Might win: 13th

Dark horse: I Am Not Your Negro

Should win: I’d be happy with pretty much any winner here, but if forced to cast a vote, I would go with I Am Not Your Negro, a tremendous, passionate essay of a film that stuck with me for days after seeing it.

Animated Feature Film

Here comes Zootopia.

This is another category where watching any random nominee will leave you feeling as if you’ve seen a very good to great film.

Though the category isn’t as strong this year as it was in 2016 (that was perhaps the best Animated Feature lineup of all time), it’s filled with terrific filmmaking — and, mercifully, it’s not dominated by Hollywood studio projects.

You can make a case for either Kubo (which received a surprise nomination in Visual Effects and has run a highly visible campaign) or Moana (which is the most beautiful nominee), but the political tinge of this year’s awards season subtly favors Zootopia, which is an elaborate animal allegory about resisting prejudice in all its forms. Also, the studio behind both Moana and Zootopia, Walt Disney Animation Studios, has won two of the past three prizes in this category (with Frozen and Big Hero 6) and is on a bit of a roll.

Will win: Zootopia

Might win: Kubo and the Two Strings

Dark horse: Moana

Should win: It’s a toss-up between Zucchini and Kubo for me, but I’m going to go with the Swiss film Zucchini, which offers a surprisingly sweet tale of kids living in a group home and hails from the perennially nominated distributor GKIDS, which has never won.

Animated Short Film

Predicting the shorts categories is always a crapshoot, since it’s impossible to say what the handful of Oscar voters who actually watch these movies will spark to.

But with that qualification in mind, the safe bet here seems to be Piper. It hails from Pixar, which hasn’t won this category since 2002 (for the delightful For the Birds) and is a perpetual nominee. It’s also about a very cute seabird, and it tells the most complete story (albeit a very simple one) of the five nominees, which is usually a boon. Maybe Pixar just needs to keep making short films about birds?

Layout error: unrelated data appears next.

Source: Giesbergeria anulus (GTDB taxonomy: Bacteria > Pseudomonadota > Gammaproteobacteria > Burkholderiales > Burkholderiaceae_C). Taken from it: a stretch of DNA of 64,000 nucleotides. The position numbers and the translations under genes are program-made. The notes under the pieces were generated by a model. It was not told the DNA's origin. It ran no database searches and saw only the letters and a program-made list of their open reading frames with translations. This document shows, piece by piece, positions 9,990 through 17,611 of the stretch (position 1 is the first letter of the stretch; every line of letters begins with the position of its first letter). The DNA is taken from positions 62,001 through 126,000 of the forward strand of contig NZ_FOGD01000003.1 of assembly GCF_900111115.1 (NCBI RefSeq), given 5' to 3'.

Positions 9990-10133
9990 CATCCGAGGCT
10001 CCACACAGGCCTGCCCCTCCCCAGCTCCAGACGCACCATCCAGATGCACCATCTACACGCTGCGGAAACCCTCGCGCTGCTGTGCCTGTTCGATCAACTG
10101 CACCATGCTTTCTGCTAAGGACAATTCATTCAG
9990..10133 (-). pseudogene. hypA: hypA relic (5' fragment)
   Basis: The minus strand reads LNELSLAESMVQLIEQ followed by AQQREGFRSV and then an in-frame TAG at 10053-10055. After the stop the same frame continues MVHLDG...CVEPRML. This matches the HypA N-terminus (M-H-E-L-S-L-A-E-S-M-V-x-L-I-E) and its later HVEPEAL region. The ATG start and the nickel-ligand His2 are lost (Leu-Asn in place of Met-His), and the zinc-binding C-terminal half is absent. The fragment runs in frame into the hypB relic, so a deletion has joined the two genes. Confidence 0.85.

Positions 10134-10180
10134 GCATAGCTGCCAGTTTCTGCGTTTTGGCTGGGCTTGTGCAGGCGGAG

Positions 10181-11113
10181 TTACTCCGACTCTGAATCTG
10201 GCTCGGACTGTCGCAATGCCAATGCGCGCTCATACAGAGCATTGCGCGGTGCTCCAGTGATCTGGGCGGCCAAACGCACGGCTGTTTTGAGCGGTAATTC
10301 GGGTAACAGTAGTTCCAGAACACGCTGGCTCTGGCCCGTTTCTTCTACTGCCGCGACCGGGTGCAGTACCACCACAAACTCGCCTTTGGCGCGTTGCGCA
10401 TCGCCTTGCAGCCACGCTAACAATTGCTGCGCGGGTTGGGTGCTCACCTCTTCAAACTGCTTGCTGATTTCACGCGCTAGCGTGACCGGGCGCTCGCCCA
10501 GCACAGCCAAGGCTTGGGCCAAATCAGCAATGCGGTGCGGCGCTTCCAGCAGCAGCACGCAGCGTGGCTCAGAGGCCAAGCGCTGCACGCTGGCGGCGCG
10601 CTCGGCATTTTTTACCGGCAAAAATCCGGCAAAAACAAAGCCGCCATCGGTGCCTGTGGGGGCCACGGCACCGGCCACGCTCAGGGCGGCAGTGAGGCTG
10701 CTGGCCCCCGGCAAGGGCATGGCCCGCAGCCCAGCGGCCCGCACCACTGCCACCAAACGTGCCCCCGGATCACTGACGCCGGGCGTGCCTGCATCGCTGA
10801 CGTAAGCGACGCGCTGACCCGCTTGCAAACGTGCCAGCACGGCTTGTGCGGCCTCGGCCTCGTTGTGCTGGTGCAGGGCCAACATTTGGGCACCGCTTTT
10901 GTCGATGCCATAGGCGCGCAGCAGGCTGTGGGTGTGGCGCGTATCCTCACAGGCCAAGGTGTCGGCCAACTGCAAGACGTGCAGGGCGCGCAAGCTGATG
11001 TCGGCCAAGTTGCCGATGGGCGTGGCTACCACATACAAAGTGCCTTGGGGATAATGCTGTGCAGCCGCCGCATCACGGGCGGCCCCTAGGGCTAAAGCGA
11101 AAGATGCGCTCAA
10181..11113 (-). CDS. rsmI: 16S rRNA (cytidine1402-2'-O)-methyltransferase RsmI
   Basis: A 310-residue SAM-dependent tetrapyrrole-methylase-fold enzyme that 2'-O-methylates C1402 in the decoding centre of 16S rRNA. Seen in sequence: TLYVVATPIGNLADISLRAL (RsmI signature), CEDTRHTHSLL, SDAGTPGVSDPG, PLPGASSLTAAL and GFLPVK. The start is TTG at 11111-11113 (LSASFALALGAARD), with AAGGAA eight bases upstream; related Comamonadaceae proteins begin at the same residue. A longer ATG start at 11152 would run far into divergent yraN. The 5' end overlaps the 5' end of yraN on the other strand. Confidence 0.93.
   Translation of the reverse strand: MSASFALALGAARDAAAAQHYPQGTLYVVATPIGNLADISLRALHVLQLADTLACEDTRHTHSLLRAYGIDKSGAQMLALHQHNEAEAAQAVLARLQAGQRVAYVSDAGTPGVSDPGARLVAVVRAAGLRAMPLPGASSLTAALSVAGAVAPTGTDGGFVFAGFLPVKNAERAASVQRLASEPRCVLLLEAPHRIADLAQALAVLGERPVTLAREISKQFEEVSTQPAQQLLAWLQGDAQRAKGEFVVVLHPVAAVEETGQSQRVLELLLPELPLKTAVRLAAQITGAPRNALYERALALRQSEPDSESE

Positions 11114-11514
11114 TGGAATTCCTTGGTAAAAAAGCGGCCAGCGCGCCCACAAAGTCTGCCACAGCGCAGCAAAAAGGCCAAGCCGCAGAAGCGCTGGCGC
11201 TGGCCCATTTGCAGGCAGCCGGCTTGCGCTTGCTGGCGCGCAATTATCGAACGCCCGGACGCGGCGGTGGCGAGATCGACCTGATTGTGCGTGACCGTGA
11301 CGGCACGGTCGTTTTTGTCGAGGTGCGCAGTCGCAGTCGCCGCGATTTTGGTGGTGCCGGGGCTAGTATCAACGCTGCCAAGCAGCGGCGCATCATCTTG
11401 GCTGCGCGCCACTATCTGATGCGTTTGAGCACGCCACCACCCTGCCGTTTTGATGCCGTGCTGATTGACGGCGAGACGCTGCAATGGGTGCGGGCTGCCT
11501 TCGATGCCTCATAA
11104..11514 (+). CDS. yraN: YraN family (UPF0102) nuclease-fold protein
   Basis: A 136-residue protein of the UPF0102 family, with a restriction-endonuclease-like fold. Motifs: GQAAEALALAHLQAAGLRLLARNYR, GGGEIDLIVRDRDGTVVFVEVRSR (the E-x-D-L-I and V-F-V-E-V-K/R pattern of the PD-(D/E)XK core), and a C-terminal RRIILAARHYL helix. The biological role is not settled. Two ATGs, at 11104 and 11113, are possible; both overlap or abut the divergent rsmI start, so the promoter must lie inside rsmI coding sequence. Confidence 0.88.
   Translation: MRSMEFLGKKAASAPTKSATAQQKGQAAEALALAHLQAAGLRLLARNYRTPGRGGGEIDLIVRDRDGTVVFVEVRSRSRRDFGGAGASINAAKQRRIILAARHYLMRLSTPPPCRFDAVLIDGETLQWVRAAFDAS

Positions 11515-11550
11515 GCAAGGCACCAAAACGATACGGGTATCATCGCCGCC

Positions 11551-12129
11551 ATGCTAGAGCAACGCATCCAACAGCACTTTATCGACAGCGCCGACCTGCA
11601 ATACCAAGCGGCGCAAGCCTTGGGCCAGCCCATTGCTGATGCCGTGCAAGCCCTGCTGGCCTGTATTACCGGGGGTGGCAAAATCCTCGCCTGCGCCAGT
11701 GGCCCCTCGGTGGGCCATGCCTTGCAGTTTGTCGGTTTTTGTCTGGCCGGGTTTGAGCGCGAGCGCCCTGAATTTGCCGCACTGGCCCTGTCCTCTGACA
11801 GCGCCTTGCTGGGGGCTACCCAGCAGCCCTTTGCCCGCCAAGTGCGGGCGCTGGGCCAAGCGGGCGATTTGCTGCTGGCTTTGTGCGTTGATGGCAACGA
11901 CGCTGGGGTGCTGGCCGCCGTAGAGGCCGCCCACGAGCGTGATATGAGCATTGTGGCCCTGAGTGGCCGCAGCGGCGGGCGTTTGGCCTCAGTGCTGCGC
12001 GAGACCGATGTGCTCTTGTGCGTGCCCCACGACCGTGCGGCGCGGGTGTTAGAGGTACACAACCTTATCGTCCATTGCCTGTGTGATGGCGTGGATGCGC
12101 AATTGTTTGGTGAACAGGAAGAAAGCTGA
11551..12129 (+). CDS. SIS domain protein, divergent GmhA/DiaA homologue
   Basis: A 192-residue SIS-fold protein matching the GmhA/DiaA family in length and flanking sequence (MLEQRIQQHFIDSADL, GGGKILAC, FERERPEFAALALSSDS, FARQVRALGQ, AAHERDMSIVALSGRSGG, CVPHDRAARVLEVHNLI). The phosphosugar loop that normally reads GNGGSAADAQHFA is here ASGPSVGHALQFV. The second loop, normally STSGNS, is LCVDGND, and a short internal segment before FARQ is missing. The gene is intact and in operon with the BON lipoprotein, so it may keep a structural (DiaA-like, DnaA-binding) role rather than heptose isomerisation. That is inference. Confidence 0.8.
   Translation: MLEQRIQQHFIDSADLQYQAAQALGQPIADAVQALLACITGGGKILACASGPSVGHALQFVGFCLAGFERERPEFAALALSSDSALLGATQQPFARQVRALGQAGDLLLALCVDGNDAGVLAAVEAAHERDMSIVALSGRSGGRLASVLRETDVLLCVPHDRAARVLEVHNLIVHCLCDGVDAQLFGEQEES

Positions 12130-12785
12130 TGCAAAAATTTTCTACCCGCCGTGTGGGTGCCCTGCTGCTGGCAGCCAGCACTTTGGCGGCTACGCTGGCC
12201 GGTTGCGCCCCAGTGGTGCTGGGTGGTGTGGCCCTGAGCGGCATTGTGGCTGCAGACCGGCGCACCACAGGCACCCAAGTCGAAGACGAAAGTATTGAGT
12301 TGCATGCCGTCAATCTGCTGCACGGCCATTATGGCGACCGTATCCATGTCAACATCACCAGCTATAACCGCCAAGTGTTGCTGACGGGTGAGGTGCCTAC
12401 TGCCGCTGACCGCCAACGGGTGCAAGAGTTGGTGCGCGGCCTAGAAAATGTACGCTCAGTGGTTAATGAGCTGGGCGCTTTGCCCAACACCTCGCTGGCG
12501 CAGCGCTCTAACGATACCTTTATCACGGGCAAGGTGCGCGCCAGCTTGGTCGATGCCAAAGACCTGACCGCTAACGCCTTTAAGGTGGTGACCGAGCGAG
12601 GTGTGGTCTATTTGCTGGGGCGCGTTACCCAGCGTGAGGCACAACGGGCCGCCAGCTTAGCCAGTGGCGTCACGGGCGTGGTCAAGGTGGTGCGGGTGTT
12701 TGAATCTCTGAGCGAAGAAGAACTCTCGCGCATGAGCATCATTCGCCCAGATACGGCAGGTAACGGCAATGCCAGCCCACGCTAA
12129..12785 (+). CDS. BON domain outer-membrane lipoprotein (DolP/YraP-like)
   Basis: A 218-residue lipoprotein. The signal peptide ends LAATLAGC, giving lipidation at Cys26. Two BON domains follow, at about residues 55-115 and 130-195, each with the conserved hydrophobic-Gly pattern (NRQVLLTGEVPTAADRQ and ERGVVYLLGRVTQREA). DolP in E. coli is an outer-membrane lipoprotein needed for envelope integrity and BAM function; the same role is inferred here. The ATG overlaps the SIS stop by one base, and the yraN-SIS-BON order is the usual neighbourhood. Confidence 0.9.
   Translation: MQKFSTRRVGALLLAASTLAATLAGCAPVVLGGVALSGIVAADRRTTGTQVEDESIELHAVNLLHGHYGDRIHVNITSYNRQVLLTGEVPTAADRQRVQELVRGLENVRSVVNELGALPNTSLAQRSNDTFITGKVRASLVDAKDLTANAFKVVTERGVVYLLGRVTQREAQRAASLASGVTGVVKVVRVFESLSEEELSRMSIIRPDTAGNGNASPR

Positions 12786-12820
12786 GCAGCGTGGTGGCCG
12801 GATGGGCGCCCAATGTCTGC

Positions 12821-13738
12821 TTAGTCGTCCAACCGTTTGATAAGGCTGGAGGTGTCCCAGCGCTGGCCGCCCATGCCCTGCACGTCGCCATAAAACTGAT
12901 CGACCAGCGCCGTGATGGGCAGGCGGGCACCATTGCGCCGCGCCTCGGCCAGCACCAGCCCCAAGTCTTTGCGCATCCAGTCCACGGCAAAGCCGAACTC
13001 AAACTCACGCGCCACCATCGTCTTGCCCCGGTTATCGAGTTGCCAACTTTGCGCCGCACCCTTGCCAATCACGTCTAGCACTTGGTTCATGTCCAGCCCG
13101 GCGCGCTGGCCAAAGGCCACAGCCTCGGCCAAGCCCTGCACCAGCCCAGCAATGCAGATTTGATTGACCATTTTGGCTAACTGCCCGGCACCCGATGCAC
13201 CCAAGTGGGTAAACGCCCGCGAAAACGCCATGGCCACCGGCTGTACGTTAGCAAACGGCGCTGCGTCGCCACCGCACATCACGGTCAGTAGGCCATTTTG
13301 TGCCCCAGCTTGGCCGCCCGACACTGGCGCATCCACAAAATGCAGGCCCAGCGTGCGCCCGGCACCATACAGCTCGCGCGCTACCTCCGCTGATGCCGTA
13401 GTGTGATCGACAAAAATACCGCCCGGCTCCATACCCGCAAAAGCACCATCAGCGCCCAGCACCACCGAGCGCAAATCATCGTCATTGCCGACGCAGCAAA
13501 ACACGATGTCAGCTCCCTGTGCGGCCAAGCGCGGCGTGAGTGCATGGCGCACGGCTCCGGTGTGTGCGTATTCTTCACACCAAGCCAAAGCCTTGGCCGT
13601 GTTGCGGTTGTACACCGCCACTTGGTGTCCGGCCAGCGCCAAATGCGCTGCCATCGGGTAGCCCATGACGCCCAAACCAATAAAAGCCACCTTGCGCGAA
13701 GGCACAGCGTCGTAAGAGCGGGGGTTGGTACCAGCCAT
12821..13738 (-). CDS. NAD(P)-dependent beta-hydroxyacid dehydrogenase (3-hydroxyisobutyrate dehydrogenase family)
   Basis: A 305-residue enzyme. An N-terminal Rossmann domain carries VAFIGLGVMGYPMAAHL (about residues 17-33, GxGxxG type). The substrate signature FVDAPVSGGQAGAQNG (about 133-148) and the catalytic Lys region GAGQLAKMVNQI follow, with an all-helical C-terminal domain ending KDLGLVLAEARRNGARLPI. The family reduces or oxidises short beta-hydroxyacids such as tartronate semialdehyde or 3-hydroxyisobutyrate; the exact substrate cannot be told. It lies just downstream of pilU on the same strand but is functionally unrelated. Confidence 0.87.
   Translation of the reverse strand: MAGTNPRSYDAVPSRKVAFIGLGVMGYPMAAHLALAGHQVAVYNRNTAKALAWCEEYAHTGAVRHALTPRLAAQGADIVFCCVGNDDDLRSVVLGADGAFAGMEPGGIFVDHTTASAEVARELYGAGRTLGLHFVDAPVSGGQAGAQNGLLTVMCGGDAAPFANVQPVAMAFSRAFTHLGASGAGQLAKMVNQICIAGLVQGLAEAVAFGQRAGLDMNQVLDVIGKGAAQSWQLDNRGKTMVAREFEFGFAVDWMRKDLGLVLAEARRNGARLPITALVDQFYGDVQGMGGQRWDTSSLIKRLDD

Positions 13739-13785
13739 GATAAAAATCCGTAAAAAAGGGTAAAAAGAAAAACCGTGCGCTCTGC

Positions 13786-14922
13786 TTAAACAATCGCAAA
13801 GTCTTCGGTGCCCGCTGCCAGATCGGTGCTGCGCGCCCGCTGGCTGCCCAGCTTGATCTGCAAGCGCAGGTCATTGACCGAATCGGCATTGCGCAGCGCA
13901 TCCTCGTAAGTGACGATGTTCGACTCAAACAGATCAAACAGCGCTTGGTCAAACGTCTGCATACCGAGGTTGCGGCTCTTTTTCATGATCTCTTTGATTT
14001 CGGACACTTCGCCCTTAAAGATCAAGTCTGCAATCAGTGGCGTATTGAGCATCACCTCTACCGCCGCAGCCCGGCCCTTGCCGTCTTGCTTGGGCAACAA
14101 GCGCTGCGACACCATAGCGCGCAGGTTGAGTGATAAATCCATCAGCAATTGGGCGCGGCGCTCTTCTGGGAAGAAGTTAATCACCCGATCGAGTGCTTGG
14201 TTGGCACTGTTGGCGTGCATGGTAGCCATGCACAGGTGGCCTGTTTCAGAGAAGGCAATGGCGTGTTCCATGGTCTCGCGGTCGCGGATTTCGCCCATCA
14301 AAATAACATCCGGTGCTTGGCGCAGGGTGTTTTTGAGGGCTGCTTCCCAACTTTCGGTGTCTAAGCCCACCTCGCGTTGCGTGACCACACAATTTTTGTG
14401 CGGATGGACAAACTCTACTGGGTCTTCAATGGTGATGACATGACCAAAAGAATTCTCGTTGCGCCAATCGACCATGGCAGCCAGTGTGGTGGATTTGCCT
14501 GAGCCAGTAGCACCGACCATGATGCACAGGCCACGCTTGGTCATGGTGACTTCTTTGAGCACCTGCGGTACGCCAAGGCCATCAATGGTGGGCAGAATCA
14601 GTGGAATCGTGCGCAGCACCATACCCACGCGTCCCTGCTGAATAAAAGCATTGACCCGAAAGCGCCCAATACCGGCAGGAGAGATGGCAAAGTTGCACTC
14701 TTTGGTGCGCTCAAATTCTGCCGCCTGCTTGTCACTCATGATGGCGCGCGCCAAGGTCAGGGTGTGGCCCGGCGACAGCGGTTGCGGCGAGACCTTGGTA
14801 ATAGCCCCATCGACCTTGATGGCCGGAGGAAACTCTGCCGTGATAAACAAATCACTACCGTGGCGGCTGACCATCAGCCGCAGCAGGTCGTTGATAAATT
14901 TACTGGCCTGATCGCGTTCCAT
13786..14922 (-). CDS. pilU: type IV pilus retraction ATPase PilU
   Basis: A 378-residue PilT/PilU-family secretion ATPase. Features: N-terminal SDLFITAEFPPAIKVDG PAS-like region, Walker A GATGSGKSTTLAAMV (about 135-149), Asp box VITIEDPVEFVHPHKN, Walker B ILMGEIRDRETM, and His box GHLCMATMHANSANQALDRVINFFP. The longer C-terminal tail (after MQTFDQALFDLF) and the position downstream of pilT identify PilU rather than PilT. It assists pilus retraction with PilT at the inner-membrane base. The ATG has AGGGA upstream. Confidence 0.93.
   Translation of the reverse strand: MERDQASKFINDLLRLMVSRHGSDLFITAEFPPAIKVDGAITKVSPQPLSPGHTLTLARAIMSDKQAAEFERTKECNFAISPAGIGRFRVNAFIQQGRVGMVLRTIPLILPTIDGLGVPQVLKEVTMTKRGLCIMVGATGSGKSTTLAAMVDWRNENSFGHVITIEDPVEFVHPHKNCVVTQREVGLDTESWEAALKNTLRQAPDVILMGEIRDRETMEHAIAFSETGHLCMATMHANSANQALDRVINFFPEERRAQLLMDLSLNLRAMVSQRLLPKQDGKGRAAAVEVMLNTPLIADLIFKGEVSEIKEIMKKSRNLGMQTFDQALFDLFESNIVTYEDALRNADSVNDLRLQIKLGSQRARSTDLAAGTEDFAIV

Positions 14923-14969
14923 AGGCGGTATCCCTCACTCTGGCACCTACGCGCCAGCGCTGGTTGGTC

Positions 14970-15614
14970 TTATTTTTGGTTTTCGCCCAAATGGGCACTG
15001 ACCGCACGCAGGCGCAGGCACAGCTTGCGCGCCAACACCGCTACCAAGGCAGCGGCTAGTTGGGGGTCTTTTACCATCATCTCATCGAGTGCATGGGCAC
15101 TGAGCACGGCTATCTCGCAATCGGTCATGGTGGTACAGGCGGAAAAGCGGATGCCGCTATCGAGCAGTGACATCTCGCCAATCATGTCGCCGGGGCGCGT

Will win: Piper

Might win: Borrowed Time

Dark horse: Blind Vaysha

Should win: The sad cowboy of Borrowed Time offers a more melancholy direction than this category sometimes goes in.

Live Action Short Film

Ennemis Intérieurs
A scene from Ennemis Intérieurs.

This is often the most depressing category of the night, filled with movies that examine man’s inhumanity to man. That makes it slightly surprising that this year’s five nominees are, on the whole, pretty optimistic and hopeful. Indeed, three of them are love stories.

That said, the winner will probably be Ennemis Intérieurs, which tackles a very contemporary problem — the hurdles noncitizens have to go through to immigrate to the West — and does so in searing, deeply troubling fashion. Even when this category goes light, the winner will probably go dark.

Will win: Ennemis Intérieurs

Might win: Timecode

Dark horse: La Femme et le TGV

Should win: Ennemis Intérieurs is the right choice.

Documentary Short Subject

The Syrian refugee crisis directly informs three of these nominees and indirectly informs a fourth (Joe’s Violin), which has nothing to do with the current refugee crisis but is about the US’s response to the Holocaust (sort of). Only Extremis — about making end-of-life decisions in an Oakland hospital — has nothing to do with the issue.

Strictly speaking, Joe’s Violin seems like the sort of film that usually wins this category. It’s uplifting, easily accessible online, and interested in topics the Oscars usually find compelling (chiefly, the Holocaust). But this might be another category where contemporary politics wins the day, in which case, expect The White Helmets (readily available on Netflix) to win.

Will win: The White Helmets

Might win: Joe’s Violin

Dark horse: Watani: My Homeland

Should win: 4.1 Miles, a riveting tale of a Greek coast guard captain having to save refugees from drowning at sea, is as compelling as any feature-length film you’ll see.

Watch: The Oscars' voting process awards safe movies